Here is the basic circuit:
   High Voltage     ------/\/\/\/\/\---------+-------------> + to DMM/VOM
                           R1            |                      |
                                         \                      \
                                      R2 /                   R3 /
                                         \                      \
                                         /                      /
                                         |                      |
  Ground Clip      -------------------------+-------------> - to DMM/VOM 


But doesn't it already state that in the manual for the probe's?

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I've been playing with my KGST and noticed something: when I power it on, the offsets measure crazy high. Like ~350V. In about 3-5 seconds, they drop to the expected 1-2V and stay there. I guess it has to do with the way the tubes turn on, maybe the heaters?

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I've been playing with my KGST and noticed something: when I power it on, the offsets measure crazy high. Like ~350V. In about 3-5 seconds, they drop to the expected 1-2V and stay there. I guess it has to do with the way the tubes turn on, maybe the heaters?

Exactly right. The heaters take a while to warm up for the tubes to start conducting.

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The KGST is easy to live with while putting out quite a bit of mojo (400v swing) in a relatively small package.  Runs pretty darn cool too...thanks to Geoff.  I haven't run it any longer than 12 or so hours straight, but I'm pretty confident it could wrong longer w/o drama given how well the temps are managed.

At the moment I'm listening to Duane Allman - an Anthology....Loan Me a Dime is the tune which he plays with Boz Scaggs.  All kinds of goodness.  

Song just rolled and now it's Dave Meniketti's - On the Blue Side; song:  Until the Next Time.

I'm sippin' rum and smiling after a looooong day...

HS

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Hi guys,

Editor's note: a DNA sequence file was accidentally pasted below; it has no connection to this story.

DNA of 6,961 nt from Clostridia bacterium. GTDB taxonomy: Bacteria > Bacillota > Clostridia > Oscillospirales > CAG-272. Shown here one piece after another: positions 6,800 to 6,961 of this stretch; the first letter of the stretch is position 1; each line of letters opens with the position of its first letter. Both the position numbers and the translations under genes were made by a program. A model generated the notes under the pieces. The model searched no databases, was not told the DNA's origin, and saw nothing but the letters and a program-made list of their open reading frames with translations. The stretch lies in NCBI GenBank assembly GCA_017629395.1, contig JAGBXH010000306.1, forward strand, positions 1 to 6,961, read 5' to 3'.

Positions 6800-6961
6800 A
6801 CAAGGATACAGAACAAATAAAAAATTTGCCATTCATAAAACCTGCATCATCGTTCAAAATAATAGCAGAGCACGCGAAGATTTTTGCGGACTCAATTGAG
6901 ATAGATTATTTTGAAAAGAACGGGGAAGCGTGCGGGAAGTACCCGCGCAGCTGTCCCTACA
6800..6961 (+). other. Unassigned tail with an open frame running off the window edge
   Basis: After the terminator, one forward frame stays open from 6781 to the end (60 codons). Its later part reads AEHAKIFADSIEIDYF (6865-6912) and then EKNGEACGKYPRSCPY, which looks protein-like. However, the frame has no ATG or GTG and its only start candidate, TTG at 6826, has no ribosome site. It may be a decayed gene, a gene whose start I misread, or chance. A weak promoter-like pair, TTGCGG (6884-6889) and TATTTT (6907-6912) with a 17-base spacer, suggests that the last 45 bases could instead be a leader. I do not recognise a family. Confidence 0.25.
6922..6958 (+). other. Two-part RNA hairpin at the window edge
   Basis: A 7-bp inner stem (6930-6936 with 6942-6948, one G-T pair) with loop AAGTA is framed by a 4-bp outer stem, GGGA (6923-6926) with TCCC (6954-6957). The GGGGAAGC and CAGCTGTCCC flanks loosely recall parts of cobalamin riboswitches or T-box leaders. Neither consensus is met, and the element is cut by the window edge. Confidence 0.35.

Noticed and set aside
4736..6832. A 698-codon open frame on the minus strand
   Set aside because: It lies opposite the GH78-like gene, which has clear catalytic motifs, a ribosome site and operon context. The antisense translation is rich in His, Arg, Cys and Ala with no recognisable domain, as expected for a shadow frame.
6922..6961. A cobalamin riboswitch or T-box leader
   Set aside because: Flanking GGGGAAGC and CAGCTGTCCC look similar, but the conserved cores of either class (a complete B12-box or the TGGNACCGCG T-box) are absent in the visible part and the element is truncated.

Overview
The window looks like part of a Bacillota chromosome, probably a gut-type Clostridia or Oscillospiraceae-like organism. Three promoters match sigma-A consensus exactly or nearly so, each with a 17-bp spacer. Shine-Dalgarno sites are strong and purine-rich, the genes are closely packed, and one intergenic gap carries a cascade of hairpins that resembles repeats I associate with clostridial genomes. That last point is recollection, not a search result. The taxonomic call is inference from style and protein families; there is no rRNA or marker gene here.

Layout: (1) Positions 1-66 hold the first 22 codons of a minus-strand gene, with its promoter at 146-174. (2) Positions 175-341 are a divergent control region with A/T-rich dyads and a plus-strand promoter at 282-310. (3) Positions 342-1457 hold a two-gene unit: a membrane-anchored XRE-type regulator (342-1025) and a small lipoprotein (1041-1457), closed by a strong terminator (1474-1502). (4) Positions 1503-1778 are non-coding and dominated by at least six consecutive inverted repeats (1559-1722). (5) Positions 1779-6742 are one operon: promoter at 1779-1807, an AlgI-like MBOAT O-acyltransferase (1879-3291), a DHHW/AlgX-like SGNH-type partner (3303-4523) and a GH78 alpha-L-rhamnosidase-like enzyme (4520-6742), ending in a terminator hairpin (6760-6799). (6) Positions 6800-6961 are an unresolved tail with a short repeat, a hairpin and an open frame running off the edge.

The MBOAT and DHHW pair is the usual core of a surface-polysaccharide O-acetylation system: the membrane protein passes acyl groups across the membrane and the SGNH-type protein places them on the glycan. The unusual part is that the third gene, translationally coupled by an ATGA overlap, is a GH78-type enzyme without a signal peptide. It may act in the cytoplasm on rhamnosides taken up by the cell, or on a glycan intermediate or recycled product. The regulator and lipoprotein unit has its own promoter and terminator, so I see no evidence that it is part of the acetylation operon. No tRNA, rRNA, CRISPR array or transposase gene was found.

I'm newbie here. I've already built a KGST PSU. I hooked up 2X 335VAC and 18-0-18 at the same time for provisional.

However, the 150-150-100 zener string for +400V exploded. Yep, exploded.

After that, I was trying to figure out what's wrong about the zener string. I only hooked up the 335VAC for the -400V and found the zener string ran extremely hot. Even the solder melts! I turned off the power immediately, and luckily they looked fine.(hope so)

The voltage should be 150-150-100. But actually they ran at about 180-180-110.

So, could any one tell me what to check and how to make it right?

 

Plus, I had run the PSU once about a weeks ago. It was fine at that moment( not sure if it's me that didn't notice some thing was going wrong)

All the voltage include +-400V and +-15V was fine then.

 

It was kinda weird.......

Edited by joehpj

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Never had that happen after building at least 100 of those PSU's over the years.  It only gets that hot if massive amounts of current are flowing though it so something somewhere is very wrong. 

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Never had that happen after building at least 100 of those PSU's over the years.  It only gets that hot if massive amounts of current are flowing though it so something somewhere is very wrong. 

Any suggestion for where to start checking from?  I know little about schematic and electric things. What I could do is put the components on where it should be and solder it. 

BTW, the the 335VAC from the transformer reads about 350V when unloaded. I thought it was fine for an unloaded transformer.

The zener besides the 8N80C was bought from an local store and I can't really remember if I bought the right spec as 24V/1W. Will it matter if the actual spec is 24v/0.5W?

All other things are bought from mouser and the same as BOM. Double checked for the direction. I use metal screw for the 10M90S but I had them isolated with plastic washer extend in to ceramic thermal pad. I thought it should be right.

I was thinking if I mistakenly put one thing in wrong direction, the problem should  happen in one direction but not  both +-400V supply.

Thanks for replying!

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I'd check if the diodes didn't have a high enough wattage rating. The vishays I use are rated for 1.3W (some are 1.5W).

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Post some pictures to start with.  Anyhing from local stores worries me... 

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ZcKhHsh.jpg

hQ2oaHy.jpg

Wn7MmVF.jpg

7SHdZXK.jpg

QsRhT0B.jpg

the solder is noclean type so I didn't clean them up. Maybe it's because of flux?

please don't hesitate to ask for more detailed pics. many thanks!

Edited by joehpj

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Pretty damn scary !

But start with serious soldering. Like cutting the sand's legs. Like not putting that much solder (2nd picture, at the 10M90S).

And source genuine components from reliable sources, even if it can be expensive.

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my guess is that there is a short on the 10m90 that i cannot see, or that part is dead resulting

in way to much current to the zener string

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I agree that the 10M90 is the most likely culprit here.  I would strip it out and clean the boards well.  No clean flux does not apply at these voltages!!!  :)

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I had a similar problem, but with my kgsshv psu resulting from 8n80c bought from a local store. After replacing them with the mouser ones, and replacing the zener strings but leaving the resistors alone, the problem was solved.